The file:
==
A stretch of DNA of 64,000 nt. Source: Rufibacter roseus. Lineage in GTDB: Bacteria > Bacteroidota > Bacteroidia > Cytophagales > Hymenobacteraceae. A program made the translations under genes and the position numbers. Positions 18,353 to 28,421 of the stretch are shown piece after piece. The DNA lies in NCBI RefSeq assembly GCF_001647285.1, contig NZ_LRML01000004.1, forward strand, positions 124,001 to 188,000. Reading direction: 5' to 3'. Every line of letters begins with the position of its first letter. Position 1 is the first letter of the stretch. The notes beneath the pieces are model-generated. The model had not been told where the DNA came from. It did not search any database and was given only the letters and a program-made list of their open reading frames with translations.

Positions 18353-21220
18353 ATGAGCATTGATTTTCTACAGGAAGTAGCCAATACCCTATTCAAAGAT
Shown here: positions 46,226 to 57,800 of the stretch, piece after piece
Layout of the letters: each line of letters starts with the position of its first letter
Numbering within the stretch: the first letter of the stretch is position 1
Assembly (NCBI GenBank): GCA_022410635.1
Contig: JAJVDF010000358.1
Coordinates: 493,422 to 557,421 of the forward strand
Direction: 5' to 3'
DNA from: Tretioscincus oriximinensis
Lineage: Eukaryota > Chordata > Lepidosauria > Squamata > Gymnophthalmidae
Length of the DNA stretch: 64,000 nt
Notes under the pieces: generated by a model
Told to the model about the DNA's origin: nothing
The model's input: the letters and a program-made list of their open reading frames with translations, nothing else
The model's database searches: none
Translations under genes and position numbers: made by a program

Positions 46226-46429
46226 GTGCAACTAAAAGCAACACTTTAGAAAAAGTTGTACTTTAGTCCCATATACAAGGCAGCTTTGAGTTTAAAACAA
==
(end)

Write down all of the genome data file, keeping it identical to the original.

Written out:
A stretch of DNA of 64,000 nt. Source: Rufibacter roseus. Lineage in GTDB: Bacteria > Bacteroidota > Bacteroidia > Cytophagales > Hymenobacteraceae. A program made the translations under genes and the position numbers. Positions 18,353 to 28,421 of the stretch are shown piece after piece. The DNA lies in NCBI RefSeq assembly GCF_001647285.1, contig NZ_LRML01000004.1, forward strand, positions 124,001 to 188,000. Reading direction: 5' to 3'. Every line of letters begins with the position of its first letter. Position 1 is the first letter of the stretch. The notes beneath the pieces are model-generated. The model had not been told where the DNA came from. It did not search any database and was given only the letters and a program-made list of their open reading frames with translations.

Positions 18353-21220
18353 ATGAGCATTGATTTTCTACAGGAAGTAGCCAATACCCTATTCAAAGAT
Shown here: positions 46,226 to 57,800 of the stretch, piece after piece
Layout of the letters: each line of letters starts with the position of its first letter
Numbering within the stretch: the first letter of the stretch is position 1
Assembly (NCBI GenBank): GCA_022410635.1
Contig: JAJVDF010000358.1
Coordinates: 493,422 to 557,421 of the forward strand
Direction: 5' to 3'
DNA from: Tretioscincus oriximinensis
Lineage: Eukaryota > Chordata > Lepidosauria > Squamata > Gymnophthalmidae
Length of the DNA stretch: 64,000 nt
Notes under the pieces: generated by a model
Told to the model about the DNA's origin: nothing
The model's input: the letters and a program-made list of their open reading frames with translations, nothing else
The model's database searches: none
Translations under genes and position numbers: made by a program

Positions 46226-46429
46226 GTGCAACTAAAAGCAACACTTTAGAAAAAGTTGTACTTTAGTCCCATATACAAGGCAGCTTTGAGTTTAAAACAA